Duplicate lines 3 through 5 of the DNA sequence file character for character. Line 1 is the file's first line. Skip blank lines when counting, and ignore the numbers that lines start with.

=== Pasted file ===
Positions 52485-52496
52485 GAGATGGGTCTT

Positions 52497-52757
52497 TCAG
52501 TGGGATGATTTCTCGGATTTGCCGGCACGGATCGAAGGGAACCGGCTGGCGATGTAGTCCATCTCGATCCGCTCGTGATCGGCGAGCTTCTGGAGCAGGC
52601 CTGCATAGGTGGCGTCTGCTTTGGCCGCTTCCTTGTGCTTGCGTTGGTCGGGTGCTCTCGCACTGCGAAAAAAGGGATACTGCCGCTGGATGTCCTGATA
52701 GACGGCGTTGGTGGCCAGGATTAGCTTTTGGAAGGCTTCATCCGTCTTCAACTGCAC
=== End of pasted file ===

Positions 52497-52757
52497 TCAG
52501 TGGGATGATTTCTCGGATTTGCCGGCACGGATCGAAGGGAACCGGCTGGCGATGTAGTCCATCTCGATCCGCTCGTGATCGGCGAGCTTCTGGAGCAGGC